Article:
Corn School: Harvest quickly to limit losses to gibberella

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If you’re noticing a little fuzzy trouble with your corn crop this year — you’re not alone. With rainfall after rainfall at pollination (but not before!), the weather created perfect conditions for gibberella infection and spread.

If you’ve scouted your corn crop and have found pink mould growth at the tip of the cob, chances are you have it, however, there is some good news, as Peter ‘Wheat Pete’ Johnson, says, “Not to panic!”

In this episode of RealAgriculture’s Corn school, Wheat Pete takes a step out of the wheat field and explains what the fungus is all about.

Johnson says the corn crop in Ontario was certainly dry leading up to pollination, so most didn’t think to spray a fungicide. But then most regretted not spraying for disease, as the rains came right when the corn started to pollinate, creating perfect conditions for gibberella development. Of note this year, it’s silk channel infection, not western bean cutworm damage, that is causing most of the issues.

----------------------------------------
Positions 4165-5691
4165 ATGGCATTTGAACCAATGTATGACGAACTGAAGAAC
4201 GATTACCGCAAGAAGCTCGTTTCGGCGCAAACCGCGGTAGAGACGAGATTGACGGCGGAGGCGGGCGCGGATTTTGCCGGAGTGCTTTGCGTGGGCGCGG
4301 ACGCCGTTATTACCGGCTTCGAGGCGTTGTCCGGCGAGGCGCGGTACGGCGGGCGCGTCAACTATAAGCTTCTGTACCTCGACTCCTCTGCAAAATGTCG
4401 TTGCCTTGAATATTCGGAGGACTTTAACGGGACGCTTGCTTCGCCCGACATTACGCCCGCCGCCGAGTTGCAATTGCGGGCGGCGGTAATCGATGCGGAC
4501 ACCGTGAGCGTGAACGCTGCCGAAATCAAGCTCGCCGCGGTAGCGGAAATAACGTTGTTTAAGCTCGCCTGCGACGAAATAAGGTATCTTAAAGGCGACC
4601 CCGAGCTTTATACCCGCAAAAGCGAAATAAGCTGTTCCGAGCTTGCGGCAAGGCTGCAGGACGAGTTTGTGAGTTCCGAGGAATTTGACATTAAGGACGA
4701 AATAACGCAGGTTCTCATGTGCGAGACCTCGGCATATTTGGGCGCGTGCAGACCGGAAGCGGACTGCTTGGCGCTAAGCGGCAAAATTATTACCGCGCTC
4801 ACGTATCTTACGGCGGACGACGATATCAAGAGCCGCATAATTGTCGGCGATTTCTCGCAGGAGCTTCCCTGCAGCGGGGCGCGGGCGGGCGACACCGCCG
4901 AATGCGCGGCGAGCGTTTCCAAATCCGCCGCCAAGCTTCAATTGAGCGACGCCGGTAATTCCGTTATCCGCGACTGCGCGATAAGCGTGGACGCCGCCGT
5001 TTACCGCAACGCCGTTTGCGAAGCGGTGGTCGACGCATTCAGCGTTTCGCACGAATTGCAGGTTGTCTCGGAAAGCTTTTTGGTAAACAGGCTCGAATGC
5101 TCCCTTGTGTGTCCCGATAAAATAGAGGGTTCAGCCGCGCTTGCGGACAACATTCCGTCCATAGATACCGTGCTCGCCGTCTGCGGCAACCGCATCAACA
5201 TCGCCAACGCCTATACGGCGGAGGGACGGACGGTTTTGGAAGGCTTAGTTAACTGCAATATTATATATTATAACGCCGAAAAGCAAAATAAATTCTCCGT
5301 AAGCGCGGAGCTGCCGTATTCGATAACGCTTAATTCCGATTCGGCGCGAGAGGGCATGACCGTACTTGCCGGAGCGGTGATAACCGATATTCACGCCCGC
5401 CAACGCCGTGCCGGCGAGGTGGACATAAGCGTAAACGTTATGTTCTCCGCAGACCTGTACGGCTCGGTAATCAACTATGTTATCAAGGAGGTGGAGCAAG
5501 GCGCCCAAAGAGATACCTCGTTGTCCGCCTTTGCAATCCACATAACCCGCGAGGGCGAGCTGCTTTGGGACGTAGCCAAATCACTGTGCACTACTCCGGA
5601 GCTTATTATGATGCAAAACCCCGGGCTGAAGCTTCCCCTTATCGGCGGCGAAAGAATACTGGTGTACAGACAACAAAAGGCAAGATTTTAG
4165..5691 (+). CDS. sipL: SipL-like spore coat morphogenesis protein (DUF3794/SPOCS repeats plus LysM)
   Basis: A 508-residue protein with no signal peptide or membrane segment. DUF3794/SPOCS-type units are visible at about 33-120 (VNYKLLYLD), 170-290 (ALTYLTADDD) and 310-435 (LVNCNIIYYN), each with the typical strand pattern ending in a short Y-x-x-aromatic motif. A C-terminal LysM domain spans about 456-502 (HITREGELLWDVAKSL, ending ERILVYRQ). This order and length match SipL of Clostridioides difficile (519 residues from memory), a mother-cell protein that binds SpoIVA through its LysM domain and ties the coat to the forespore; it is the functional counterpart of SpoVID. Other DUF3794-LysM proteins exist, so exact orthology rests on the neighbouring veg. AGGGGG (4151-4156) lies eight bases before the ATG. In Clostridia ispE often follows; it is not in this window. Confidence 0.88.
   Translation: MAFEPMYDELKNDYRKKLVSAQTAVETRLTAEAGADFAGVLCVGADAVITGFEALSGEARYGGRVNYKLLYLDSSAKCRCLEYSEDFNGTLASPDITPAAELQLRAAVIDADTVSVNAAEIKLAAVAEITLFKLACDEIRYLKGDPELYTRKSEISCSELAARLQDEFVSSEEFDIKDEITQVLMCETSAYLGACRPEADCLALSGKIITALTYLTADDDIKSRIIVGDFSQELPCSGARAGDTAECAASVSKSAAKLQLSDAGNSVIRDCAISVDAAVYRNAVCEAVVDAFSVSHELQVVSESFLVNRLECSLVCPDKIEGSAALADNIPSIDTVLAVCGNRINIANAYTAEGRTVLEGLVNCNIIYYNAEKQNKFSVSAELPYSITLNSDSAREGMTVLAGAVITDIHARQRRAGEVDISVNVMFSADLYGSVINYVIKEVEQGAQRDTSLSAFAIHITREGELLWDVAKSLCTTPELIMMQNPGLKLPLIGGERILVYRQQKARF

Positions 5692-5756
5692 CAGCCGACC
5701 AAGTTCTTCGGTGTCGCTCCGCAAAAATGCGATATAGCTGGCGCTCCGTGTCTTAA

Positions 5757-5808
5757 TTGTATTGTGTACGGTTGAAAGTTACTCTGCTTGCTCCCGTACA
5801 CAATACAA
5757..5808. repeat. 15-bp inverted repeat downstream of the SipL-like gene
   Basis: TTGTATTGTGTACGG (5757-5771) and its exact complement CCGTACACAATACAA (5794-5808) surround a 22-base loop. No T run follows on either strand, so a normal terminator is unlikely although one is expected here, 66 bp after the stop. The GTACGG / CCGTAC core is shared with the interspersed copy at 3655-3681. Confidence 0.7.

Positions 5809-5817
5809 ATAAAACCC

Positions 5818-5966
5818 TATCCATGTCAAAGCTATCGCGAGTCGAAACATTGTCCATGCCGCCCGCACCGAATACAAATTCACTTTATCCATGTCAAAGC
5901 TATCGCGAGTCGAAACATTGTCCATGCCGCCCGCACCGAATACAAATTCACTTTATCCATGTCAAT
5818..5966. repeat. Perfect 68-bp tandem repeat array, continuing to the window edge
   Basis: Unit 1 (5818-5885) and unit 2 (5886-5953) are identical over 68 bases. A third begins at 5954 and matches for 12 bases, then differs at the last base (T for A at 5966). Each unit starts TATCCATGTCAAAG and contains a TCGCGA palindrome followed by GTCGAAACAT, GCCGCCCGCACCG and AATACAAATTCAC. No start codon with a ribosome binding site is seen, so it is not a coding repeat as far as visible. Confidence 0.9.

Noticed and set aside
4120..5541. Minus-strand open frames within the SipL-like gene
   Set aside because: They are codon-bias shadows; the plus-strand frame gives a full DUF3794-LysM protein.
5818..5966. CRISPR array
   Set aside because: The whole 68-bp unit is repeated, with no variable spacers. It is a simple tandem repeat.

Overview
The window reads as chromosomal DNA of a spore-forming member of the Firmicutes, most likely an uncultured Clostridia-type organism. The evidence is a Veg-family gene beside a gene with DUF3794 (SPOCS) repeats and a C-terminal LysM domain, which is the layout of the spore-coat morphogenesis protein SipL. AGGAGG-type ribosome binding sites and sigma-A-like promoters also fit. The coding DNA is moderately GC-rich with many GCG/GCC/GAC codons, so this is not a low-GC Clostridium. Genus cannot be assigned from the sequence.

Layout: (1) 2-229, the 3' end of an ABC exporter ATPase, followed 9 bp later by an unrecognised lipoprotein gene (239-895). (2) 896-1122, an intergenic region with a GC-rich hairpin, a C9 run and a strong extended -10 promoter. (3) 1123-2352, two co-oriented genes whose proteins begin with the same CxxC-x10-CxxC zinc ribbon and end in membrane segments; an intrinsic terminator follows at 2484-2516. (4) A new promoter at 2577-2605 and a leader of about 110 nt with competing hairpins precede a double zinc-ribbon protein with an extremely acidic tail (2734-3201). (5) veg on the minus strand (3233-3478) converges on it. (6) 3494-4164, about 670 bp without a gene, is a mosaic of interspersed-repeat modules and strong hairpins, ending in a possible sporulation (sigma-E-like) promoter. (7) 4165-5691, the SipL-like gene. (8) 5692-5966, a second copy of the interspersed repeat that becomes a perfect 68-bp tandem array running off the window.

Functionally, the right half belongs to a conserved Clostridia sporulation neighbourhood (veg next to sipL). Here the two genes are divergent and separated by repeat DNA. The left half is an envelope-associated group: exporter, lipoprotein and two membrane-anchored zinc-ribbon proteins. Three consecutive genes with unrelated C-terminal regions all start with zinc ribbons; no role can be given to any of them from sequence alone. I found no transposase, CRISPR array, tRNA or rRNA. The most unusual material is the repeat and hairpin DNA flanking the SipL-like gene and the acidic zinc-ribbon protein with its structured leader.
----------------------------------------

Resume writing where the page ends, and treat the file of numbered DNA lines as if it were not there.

The first sign you’ll come across are sprouted kernels, Johnson says, as it effects the hormone balance from within. Johnson says the longer the disease grows, the more toxin it creates especially with the humid and damp weather Ontario has been experiencing. In order to avoid squishy corn at harvest, he says to take it off the field as soon as you can.

Click here for more Corn School episodes.

One thought on “Corn School: Harvest quickly to limit losses to gibberella

  1. I plant corn in 20 inch rows ,have a modified corn head with slow gathering chains,independent cross auger hydraulic driven everything is set tight and field speed is fast stalks stay up leaving ground exposed,in spring I plant 20 inch row soys no till 10 inches offset all tires run on corn stalks, they break down and are gone by harvest the centre earth is dry to plant in,important on clay soils this system has been working for 15 plus years, have not missed on a soy crop yet

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